Circulating Tumor Cell Monitoring Offers Early Prediction of Recurrent NSCLC

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Post-radiotherapy samples in 20 of 22 recurrences revealed that 15 of these patients (75%) had an increase in CTC counts.
Post-radiotherapy samples in 20 of 22 recurrences revealed that 15 of these patients (75%) had an increase in CTC counts.

Increases in circulating tumor cells (CTCs) could predict disease recurrence months before CT scans in patients with locally advanced non-small cell lung cancer (LA-NSCLC). This could guide early salvage treatment approaches, according to research presented at the 2017 Multidisciplinary Thoracic Cancers Symposium.1

In this pilot study, 48 patients with stage II-III LA-NSCLC with no other previous active malignancy underwent definitive chemoradiation. Researchers used an adenoviral probe that detects elevated telomerase activity present in nearly all lung cancer cells to identify CTCs in peripheral blood.

At a median follow-up of 10.9 months, 46% of patients had recurrent disease at a median of 7.6 months after radiotherapy. Post-radiotherapy samples in 20 of 22 recurrences revealed that 15 of these patients (75%) had an increase in CTC counts.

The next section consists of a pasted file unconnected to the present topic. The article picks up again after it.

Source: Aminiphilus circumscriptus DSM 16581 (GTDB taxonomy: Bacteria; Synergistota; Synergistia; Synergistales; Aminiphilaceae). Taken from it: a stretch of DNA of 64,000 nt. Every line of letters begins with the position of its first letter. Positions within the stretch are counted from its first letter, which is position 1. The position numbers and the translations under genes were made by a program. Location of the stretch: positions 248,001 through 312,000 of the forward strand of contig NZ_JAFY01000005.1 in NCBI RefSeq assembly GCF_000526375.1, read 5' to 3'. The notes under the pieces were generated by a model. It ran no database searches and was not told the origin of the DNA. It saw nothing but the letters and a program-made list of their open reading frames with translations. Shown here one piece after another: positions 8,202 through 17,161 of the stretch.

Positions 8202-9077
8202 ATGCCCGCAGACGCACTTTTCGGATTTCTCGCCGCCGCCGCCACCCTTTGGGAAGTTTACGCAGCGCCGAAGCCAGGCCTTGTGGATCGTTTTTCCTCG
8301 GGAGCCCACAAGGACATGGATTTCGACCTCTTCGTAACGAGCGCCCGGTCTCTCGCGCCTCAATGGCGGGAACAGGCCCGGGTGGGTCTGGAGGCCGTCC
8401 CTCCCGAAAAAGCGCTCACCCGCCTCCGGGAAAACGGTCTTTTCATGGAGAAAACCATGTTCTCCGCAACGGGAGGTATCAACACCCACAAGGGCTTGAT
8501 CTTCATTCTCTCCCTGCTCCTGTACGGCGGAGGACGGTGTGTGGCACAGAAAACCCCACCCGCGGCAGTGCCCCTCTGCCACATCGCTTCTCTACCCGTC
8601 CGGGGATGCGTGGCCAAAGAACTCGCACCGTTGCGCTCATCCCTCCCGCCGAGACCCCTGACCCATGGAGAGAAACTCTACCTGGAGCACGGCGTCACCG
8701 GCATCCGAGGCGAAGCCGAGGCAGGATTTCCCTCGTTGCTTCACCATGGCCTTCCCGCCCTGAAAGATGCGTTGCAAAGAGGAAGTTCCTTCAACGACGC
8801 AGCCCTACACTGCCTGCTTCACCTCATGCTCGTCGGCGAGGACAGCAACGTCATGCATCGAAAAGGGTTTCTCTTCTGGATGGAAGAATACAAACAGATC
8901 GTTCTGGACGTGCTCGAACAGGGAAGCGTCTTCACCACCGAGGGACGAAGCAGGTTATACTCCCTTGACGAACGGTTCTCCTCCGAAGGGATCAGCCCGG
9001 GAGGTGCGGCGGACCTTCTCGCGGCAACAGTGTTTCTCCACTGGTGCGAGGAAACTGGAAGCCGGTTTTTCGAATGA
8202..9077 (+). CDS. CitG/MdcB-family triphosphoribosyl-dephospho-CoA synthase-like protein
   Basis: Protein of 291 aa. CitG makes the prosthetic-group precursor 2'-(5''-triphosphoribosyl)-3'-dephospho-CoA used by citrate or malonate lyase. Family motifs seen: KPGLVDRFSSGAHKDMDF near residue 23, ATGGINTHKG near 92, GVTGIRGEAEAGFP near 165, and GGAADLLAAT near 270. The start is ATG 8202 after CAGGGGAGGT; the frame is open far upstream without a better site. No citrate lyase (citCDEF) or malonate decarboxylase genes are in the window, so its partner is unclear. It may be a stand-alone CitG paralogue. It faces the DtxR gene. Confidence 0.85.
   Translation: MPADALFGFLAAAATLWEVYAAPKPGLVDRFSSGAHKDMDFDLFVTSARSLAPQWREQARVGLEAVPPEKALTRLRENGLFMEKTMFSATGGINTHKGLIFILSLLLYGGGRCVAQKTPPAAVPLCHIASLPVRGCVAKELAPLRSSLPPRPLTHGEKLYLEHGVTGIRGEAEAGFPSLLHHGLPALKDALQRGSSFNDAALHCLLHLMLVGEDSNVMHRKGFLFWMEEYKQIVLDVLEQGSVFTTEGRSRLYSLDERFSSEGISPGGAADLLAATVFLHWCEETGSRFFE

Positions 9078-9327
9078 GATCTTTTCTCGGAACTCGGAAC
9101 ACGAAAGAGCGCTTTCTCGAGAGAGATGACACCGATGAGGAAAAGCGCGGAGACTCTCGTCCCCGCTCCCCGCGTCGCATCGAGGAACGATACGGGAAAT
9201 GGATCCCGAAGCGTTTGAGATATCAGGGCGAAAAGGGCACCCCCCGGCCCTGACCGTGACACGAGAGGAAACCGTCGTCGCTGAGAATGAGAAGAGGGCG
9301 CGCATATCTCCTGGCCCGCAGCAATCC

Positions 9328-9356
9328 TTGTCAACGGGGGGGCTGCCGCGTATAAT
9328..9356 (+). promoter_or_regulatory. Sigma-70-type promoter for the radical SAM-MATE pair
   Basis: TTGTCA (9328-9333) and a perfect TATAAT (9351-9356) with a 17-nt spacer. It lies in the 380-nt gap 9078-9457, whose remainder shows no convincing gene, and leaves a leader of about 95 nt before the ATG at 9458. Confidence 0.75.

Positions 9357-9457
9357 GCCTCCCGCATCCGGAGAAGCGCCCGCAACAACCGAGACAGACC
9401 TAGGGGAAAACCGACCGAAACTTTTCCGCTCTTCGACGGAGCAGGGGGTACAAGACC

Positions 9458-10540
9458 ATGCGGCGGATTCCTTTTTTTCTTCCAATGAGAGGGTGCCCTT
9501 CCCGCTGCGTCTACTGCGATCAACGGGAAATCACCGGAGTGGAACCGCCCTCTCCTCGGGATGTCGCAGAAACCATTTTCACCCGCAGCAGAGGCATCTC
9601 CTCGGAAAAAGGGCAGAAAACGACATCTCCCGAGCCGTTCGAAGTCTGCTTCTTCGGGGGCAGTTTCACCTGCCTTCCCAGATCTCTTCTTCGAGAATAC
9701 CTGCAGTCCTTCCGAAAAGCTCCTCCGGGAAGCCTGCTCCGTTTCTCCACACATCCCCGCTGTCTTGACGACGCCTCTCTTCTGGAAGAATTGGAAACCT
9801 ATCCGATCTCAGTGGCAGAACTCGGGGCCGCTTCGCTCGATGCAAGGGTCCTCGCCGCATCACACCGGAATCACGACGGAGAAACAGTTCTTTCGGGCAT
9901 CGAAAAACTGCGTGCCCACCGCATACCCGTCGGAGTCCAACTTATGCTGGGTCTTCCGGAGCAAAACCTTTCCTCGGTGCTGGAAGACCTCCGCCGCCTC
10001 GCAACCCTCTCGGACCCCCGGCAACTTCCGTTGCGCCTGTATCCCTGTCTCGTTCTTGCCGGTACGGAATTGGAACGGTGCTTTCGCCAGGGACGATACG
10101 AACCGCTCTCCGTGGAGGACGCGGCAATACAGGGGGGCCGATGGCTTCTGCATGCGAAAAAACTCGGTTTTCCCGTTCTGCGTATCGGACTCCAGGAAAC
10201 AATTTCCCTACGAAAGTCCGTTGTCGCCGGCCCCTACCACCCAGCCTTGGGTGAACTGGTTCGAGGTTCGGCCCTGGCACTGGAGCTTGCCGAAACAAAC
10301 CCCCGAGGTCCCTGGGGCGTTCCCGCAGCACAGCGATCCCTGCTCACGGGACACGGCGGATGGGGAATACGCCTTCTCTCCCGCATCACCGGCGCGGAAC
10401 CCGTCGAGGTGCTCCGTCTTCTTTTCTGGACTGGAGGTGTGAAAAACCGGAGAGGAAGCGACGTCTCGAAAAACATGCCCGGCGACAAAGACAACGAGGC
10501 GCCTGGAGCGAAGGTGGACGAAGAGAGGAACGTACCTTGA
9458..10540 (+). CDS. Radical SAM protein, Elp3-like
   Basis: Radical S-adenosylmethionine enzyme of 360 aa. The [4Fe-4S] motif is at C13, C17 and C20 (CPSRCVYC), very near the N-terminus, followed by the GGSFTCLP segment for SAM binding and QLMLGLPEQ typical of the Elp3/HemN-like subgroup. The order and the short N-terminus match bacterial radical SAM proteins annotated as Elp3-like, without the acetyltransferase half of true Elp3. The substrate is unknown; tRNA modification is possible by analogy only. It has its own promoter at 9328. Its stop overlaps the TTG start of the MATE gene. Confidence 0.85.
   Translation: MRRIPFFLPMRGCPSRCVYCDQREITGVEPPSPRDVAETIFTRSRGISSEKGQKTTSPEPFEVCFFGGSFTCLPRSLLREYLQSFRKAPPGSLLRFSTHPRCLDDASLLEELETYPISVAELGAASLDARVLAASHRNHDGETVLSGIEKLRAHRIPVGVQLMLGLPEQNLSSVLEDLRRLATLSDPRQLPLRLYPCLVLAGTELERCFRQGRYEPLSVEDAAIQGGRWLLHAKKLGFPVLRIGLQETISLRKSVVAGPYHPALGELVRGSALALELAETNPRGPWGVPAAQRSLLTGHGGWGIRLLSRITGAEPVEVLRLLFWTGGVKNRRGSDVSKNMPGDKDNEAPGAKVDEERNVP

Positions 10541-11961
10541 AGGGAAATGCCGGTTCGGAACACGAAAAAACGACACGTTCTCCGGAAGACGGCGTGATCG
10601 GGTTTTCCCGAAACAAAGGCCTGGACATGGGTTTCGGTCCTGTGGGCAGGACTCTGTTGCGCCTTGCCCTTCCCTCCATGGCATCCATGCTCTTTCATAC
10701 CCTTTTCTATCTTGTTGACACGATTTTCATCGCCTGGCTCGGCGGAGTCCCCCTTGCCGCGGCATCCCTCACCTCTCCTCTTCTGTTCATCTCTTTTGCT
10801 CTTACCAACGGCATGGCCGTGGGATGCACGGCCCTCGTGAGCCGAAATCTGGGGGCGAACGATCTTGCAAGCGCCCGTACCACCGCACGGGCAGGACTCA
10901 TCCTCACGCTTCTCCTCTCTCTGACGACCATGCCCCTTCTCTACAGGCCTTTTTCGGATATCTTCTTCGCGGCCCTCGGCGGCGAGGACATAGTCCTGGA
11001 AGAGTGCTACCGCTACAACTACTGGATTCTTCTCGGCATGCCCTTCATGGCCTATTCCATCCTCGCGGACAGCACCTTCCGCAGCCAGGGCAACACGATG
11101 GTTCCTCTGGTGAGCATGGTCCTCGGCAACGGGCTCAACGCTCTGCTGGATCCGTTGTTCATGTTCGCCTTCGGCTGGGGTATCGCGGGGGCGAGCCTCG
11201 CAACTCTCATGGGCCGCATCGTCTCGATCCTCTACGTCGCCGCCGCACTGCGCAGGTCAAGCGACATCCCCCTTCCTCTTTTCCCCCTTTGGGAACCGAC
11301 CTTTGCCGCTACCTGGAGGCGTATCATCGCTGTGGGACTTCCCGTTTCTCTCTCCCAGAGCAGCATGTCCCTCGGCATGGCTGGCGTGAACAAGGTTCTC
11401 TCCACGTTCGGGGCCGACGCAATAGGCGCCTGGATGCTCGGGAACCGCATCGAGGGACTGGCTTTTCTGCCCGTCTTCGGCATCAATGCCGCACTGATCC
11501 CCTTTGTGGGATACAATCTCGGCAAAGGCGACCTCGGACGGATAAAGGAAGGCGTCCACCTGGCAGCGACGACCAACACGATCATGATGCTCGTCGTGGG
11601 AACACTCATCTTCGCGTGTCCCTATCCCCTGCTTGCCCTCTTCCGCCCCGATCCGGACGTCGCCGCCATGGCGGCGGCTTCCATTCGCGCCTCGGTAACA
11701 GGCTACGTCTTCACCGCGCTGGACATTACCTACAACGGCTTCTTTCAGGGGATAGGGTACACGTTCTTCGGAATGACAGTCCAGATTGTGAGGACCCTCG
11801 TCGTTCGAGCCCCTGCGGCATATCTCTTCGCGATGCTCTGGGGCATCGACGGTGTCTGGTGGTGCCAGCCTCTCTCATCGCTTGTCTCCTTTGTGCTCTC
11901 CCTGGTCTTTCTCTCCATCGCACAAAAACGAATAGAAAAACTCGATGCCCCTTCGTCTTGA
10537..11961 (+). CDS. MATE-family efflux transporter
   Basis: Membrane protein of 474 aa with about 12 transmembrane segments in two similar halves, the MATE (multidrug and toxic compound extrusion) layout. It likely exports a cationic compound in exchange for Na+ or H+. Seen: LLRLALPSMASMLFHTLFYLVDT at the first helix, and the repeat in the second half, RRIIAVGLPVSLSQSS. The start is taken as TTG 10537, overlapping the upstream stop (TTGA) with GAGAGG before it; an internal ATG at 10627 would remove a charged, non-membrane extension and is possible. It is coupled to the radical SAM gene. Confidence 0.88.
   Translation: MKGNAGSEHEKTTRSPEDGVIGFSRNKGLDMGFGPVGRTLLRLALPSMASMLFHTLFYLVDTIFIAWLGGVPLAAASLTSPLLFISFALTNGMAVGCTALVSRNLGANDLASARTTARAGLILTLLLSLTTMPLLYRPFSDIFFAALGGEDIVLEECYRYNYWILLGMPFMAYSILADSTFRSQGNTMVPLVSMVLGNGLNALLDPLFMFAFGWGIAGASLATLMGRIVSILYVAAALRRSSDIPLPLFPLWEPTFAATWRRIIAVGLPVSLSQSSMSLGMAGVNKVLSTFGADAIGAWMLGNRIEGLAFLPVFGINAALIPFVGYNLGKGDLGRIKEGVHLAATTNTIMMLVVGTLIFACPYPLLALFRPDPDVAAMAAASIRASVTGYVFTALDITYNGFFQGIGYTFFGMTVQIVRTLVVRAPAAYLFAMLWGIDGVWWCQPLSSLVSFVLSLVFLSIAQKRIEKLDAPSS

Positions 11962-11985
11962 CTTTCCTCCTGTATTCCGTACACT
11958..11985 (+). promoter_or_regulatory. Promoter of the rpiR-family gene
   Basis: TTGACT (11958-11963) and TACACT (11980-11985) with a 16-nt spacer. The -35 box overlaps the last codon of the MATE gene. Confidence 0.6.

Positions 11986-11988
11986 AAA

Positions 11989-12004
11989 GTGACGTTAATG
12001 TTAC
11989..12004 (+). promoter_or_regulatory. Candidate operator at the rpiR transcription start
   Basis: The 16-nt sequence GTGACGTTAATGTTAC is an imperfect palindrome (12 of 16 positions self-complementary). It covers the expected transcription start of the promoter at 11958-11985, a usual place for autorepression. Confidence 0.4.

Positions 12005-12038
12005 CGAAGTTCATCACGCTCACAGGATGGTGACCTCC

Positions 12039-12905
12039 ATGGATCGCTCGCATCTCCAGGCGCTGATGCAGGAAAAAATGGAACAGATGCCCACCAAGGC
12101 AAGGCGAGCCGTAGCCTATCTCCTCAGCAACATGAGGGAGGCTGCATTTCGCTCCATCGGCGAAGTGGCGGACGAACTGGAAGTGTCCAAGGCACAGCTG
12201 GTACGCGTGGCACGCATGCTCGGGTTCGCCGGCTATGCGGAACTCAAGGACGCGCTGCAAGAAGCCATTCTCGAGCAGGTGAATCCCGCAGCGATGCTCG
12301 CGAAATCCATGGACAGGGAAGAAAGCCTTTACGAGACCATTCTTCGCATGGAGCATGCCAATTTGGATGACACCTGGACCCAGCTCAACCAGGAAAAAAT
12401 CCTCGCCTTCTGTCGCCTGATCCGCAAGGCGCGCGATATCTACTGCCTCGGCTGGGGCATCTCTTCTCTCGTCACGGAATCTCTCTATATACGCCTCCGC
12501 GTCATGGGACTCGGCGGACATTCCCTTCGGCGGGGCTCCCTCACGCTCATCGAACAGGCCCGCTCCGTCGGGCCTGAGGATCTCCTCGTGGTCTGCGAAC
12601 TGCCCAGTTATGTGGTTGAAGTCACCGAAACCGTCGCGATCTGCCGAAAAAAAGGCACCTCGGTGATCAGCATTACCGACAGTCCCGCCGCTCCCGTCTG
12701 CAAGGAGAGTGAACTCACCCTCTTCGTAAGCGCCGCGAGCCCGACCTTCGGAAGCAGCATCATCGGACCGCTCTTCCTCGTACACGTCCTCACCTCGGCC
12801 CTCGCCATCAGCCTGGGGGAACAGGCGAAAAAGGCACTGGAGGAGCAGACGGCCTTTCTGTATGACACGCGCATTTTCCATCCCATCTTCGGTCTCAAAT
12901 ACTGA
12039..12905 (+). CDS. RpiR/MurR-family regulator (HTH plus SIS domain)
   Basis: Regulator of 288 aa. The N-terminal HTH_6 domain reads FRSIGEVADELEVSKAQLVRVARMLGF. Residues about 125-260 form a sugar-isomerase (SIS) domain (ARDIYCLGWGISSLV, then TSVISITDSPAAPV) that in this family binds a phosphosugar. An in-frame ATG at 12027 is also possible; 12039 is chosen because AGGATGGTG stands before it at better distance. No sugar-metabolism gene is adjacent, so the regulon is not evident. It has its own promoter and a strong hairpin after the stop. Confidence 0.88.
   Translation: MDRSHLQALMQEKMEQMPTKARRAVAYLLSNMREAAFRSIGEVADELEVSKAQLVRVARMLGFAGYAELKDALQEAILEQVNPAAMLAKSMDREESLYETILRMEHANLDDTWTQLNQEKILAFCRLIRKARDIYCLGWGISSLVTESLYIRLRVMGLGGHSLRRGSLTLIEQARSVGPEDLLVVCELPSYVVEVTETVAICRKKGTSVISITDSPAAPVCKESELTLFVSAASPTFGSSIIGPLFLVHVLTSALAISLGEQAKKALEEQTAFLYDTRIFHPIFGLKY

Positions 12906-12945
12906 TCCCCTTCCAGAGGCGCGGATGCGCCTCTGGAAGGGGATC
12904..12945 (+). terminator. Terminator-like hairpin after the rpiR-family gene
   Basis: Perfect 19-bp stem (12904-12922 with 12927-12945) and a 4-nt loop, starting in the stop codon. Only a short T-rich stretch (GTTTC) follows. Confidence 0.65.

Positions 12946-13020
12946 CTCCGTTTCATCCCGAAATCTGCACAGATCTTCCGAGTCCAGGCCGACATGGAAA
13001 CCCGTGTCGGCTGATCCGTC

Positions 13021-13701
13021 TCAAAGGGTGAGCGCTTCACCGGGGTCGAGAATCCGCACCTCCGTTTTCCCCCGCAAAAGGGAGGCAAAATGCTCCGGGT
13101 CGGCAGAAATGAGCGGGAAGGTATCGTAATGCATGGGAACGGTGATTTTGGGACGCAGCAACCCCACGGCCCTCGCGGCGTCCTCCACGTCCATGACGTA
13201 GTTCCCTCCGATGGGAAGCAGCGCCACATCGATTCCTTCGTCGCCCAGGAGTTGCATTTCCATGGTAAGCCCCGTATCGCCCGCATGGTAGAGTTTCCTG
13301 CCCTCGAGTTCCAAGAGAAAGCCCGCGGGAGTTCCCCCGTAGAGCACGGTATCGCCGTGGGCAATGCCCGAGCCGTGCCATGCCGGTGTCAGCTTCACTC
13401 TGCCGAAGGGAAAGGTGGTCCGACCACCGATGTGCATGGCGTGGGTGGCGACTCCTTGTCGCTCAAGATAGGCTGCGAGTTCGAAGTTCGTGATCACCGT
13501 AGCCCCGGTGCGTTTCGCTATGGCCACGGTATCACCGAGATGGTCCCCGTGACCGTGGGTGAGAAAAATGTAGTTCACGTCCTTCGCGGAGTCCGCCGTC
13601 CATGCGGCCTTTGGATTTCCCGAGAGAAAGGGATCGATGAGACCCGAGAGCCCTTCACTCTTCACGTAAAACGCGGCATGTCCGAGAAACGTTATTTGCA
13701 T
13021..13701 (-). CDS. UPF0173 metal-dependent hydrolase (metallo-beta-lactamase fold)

In 10 of these 15 patients, CTC counts were initially negative in the first post-radiotherapy sampling and increased before CT scans detected recurrence. The median lead time of increased CTC counts preceding radiographic detection of recurrence was 4.7 months.

One patient with early recurrence at 4.7 months had persistently increased CTC counts during and after treatment. Four patients had increased CTC counts after CT scans detected recurrence.

“The additional lead time afforded by an earlier diagnosis may enable doctors to better tailor alternative and salvage treatments to improve their patients' outcomes and quality of life,” explained first author Chimbu Chinniah, a research fellow in radiation oncology in the Perelman School of Medicine at the University of Pennsylvania in Philadelphia.

RELATED: Low Response Rate With Multikinase Inhibitors in RET-rearranged NSCLC

“Earlier detection of recurrence may even translate into an increased likelihood of curing these patients when their tumor burden is lowest and thus more likely to respond to therapy.” 

Reference

  1. Chinniah C, Aguarin L, Cheng P, et al. Prospective trial of circulating tumor cells as a biomarker for early detection of recurrence in patients with locally advanced non-small cell lung cancer treated with chemoradiation. Paper presented at: 2017 Multidisciplinary Thoracic Cancers Symposium; March 16-18, 2017; San Francisco, CA.

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